One of Tennessee Vols head coach Jeremy Pruitt’s biggest coaching influences has undoubtedly been Alabama head coach Nick Saban.

Saban, after all, gave Pruitt his first shot as a college coach. He hired Pruitt in 2007 as his director of player personnel at Alabama. In 2010, Saban moved Pruitt to an on-the-field role as the Tide’s defensive backs coach. In 2016, Pruitt returned to Alabama to serve as Saban’s defensive coordinator for two seasons.

After two seasons as Alabama’s defensive coordinator, Pruitt was hired as Tennessee’s head coach, replacing Butch Jones.

And this is where the beef between Saban and Pruitt starts.

In a new documentary that features Saban and his longtime friend, and New England Patriots head coach, Bill Belichick, the Alabama coach alludes to being annoyed by his assistants landing head coaching gigs and then taking “his people” along for the ride.

Here’s an excerpt from an article from

At one point, that yielded some commentary from Saban that hinted at some friction between him and former assistants, Georgia coach Kirby Smart and Tennessee coach Jeremy Pruitt.

“We’ve always had sort of a mutual respect for how we sort of take each other’s people,” Saban said to Belichick of their relationship. “It’s one thing that I always try to emphasize to the guys: what I have a tough time with, aight, is we’ve had however many guys who have worked here who are at Georgia, Tennessee — whoever, wherever — is when they get those jobs, and in most cases you’ve helped them, is they have a hard time understanding why they can’t take your people.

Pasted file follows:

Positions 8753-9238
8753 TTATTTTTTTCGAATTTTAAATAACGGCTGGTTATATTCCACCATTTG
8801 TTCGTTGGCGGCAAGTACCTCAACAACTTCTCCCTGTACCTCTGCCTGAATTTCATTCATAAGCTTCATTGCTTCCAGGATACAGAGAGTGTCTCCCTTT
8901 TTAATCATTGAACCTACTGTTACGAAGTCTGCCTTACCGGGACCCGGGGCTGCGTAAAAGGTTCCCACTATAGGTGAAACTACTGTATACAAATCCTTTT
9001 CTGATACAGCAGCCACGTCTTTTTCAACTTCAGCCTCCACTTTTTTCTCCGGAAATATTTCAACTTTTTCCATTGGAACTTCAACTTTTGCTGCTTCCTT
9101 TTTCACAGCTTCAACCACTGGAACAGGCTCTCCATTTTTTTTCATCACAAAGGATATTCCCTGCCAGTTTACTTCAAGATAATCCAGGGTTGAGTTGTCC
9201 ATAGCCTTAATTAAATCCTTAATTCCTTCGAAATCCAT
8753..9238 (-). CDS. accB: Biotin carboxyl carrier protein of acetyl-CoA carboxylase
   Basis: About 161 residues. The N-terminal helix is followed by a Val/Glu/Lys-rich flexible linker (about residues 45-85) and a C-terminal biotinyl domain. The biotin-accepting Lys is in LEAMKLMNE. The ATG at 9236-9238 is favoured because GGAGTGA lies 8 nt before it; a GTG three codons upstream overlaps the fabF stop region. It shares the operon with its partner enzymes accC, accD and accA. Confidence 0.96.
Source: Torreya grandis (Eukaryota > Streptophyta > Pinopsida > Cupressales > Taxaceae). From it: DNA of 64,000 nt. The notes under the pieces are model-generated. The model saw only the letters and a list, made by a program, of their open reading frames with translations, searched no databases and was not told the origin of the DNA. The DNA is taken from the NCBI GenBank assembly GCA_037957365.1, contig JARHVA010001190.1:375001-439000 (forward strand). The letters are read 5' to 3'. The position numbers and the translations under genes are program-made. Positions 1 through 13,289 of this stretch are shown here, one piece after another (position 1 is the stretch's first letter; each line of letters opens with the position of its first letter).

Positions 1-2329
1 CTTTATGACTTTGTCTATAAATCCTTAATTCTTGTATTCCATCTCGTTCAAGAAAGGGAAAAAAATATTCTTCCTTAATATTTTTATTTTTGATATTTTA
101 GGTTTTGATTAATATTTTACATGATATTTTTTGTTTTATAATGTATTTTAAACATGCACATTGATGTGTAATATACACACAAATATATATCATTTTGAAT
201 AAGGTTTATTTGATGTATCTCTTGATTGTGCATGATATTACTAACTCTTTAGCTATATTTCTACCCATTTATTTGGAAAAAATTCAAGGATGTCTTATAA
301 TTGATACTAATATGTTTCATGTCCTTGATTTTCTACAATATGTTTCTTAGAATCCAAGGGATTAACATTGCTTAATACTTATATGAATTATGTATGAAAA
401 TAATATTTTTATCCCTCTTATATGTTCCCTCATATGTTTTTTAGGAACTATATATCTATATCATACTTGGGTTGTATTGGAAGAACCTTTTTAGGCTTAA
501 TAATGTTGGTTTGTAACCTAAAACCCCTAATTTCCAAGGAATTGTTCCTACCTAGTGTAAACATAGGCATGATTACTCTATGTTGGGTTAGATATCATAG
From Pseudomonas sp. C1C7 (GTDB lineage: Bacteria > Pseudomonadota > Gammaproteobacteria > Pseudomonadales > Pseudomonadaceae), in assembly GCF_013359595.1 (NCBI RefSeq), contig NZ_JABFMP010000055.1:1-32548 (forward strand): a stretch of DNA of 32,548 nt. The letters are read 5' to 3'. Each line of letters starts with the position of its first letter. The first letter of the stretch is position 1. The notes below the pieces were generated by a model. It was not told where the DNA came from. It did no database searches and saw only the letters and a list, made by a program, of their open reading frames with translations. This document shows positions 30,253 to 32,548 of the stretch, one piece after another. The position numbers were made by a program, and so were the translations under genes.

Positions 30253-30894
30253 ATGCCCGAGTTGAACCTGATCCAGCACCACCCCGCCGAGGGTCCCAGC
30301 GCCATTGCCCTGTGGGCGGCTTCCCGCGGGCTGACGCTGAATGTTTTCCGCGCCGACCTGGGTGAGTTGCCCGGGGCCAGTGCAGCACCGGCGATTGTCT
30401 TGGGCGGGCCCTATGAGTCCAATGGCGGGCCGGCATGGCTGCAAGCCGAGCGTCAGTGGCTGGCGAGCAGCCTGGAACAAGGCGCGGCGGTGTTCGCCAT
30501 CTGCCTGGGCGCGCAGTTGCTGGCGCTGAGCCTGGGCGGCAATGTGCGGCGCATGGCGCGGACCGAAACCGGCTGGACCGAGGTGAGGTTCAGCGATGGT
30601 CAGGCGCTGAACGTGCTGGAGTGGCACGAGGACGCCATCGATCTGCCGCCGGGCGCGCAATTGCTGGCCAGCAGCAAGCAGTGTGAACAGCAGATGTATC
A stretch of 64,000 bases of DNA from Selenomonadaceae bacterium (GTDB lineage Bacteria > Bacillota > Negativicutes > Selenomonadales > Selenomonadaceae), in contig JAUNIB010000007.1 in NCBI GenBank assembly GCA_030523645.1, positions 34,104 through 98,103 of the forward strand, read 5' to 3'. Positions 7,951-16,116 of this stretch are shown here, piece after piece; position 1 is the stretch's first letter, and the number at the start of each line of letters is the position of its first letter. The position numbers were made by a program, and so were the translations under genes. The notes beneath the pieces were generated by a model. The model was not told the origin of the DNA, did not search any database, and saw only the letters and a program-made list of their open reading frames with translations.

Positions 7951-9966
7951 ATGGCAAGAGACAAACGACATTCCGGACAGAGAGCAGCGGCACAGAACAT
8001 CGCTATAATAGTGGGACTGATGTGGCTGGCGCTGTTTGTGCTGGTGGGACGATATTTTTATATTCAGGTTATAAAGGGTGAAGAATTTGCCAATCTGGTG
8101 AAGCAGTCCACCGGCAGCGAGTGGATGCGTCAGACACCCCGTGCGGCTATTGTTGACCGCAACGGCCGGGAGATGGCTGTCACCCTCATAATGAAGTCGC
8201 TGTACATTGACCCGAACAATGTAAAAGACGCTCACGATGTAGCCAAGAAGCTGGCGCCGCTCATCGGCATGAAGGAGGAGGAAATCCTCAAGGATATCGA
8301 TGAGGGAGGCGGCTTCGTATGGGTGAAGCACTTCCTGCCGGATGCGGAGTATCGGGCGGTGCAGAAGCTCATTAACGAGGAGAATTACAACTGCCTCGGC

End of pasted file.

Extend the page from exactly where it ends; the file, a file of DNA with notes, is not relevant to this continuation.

“I’m gonna help you get a job, [only] so that you can take what I’ve tried to build here and destroy the continuity of what I have? It’s amazing how some of the assistants don’t understand why that’s not a good thing.”

When Pruitt came to Tennessee, he brought former Alabama director of player development Kerry Stevenson with him. He also brought Chris Weinke with him, who was serving as an offensive analyst at the time for Alabama (he served as running backs coach for UT in 2018 and quarterbacks coach in 2019).

Honestly, this comes off as Saban whining. This is the nature of college football. Assistants and support staff leave for jobs all the time. Saban has left multiple jobs for better jobs — and he’s taken folks with him each time.

It sounds like Saban is growing frustrated with some of his assistants finding success on their own.

Featured image via Butch Dill-USA TODAY Sports
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